On the one hand, many in the region are concerned by President Xi Jinping’s ambitions to regain China’s central position it once enjoyed in East Asia before being ousted by the West and Japan in the world. 19th and 20th century.
|Illustration: The Economist|
According to commentator Dominic Ziegler, this is not only reflected in China’s challenge to the territorial and maritime claims of Brunei, Indonesia, Malaysia, the Philippines and Vietnam in the South China Sea, where much of its activity is located. China’s seaborne trade also goes through.
The ambition is also reflected in Mr. Xi’s call for “Asian people to run Asia’s affairs”, which sounds like a hint that China will run Asia.
On the other hand, although ASEAN member states welcome the US as the dominant military power in the region to counter China’s growing power, they understand that conflict would be catastrophic for them.
Southeast Asian diplomats have not loudly cheered for the anti-China rhetoric of former US President Donald Trump’s administration, which is unlikely to soften much under current White House leader Joe Biden. In addition, few governments in the region see the American political model as a model to follow.
The first reason, Mr. Ziegler said, is that China is too close and too powerful to resist. The country is by far the largest trading partner and second largest investor in Southeast Asia after Japan. ASEAN’s prosperity is tied to China as well as to the mainland’s supply chains.
And as Sebastian Strangio, a keen regional observer points out in his new book In the Dragon’s Shadow, Southeast Asia has an important role to play. important role in China’s growth and stability.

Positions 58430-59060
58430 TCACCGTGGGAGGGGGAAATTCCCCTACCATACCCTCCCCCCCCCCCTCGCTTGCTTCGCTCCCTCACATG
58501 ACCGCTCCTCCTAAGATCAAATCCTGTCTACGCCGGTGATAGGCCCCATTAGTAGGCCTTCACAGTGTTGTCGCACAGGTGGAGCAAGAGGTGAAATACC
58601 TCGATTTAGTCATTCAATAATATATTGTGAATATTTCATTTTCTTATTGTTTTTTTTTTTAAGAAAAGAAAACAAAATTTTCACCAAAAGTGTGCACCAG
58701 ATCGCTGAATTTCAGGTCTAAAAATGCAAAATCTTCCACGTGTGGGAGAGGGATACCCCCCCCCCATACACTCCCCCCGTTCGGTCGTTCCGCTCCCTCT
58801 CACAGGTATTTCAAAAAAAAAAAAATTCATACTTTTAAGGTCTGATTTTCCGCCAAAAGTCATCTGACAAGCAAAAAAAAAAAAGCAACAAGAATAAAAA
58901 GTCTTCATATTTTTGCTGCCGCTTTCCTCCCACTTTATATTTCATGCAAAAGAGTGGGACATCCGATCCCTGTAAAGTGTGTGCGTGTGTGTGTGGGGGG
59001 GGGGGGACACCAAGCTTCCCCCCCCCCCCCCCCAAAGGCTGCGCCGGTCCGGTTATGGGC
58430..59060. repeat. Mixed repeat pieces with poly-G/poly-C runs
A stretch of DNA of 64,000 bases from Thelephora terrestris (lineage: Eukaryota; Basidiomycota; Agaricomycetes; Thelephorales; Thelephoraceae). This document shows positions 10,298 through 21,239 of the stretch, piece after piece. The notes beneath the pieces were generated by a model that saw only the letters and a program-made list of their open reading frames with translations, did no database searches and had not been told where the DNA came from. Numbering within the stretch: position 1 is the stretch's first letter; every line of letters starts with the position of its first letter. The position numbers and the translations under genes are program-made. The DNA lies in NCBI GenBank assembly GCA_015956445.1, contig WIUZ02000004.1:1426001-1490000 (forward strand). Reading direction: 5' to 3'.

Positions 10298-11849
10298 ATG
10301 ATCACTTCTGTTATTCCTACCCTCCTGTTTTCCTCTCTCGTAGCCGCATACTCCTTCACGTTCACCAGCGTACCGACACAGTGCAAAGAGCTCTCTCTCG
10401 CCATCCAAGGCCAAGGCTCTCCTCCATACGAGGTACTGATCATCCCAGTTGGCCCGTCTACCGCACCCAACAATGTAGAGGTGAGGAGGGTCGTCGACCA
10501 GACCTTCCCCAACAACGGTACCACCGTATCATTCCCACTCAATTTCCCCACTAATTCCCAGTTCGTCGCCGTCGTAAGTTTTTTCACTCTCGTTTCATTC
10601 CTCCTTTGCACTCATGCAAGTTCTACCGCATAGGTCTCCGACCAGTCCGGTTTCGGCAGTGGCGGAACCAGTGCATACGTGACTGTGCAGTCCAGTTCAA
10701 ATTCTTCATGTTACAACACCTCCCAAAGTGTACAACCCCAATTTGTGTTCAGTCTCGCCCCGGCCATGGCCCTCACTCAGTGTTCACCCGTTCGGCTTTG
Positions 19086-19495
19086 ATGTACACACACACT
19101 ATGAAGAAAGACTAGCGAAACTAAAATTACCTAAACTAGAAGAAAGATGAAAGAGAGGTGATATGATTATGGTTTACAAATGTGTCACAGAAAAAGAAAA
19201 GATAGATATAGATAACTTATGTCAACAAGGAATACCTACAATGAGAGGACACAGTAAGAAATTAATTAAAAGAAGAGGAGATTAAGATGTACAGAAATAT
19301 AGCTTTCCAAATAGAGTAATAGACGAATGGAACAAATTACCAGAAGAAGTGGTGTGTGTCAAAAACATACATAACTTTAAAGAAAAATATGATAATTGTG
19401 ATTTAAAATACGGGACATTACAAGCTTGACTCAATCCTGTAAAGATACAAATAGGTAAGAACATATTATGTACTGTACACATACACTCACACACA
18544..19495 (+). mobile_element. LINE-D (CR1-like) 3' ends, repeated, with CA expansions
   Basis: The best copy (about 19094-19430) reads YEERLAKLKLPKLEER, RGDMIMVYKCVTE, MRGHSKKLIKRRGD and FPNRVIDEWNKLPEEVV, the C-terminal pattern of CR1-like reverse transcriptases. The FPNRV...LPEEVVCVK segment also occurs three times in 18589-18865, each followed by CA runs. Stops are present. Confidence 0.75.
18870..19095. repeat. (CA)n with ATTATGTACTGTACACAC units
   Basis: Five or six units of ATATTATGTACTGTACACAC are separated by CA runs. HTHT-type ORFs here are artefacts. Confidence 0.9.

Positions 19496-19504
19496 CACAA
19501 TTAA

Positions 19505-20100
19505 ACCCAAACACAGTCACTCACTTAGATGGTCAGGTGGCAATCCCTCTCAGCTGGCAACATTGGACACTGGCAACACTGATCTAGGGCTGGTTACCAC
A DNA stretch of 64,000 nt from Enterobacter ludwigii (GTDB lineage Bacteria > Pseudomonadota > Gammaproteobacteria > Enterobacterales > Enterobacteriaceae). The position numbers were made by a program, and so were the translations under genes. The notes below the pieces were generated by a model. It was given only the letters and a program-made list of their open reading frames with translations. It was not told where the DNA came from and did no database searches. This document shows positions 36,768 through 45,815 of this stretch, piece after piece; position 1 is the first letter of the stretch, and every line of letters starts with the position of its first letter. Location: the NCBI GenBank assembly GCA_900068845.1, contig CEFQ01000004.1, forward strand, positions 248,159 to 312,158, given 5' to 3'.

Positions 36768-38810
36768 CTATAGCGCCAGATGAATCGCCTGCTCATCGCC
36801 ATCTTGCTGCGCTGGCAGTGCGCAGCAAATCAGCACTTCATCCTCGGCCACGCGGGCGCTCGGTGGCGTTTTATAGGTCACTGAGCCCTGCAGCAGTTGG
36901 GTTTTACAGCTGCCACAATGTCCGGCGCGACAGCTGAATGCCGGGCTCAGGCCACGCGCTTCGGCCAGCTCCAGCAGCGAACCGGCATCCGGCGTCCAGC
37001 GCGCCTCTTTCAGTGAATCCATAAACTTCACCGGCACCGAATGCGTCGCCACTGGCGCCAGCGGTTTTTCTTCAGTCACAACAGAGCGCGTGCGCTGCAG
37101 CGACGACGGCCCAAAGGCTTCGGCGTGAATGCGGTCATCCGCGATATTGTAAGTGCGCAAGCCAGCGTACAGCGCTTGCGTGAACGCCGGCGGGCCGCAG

So how not to get stuck between two giants? The region’s strategists remind themselves that, when the great powers go head to head, things have gotten worse. Ziegler believes that, for 2021, the region’s experience in dealing with great power competition will become a prominent issue.
Southeast Asia has lived under Chinese influence for millennia, and ASEAN member states have seen an American presence since World War II. According to Bilahari Kausikan, who was once Singapore’s top diplomat, the region’s approach in the coming time will be “hedge, balance and synergy” between the two sides.
International relations majors are often taught that only one of these three approaches can be taken at any given time. However, Kausikan argues, pragmatic Southeast Asians are capable of doing all three at the same time. For example, in 2021, the Philippines under President Rodrigo Duterte will continue to seek to attract Xi to increase Chinese investment but at the same time expect a rapid improvement in the once strained military relationship with China. America.
Southeast Asia in 2021 will also do more to invite other powers, especially Japan, South Korea, Australia and India, to share in both prosperity and security in the region.
The hedge, balance, and synergies are based on the grand assumption that neither the US nor China really intend to completely decouple their economies from each other. That calculation may be correct, and even as tough competition and negotiations between the two powers reshape global supply chains, Southeast Asians still intend to benefit from it.
Even so, it is a gamble and other risks are always lurking. It is equally important to them to maintain ASEAN unity. The most frightening risk, however, is perhaps an unintended clash between China and the United States over the South China Sea. In the event of a military conflict, hedges, balances, and synergies will ultimately get neither side far.
Tuan Anh (according to The Economist)
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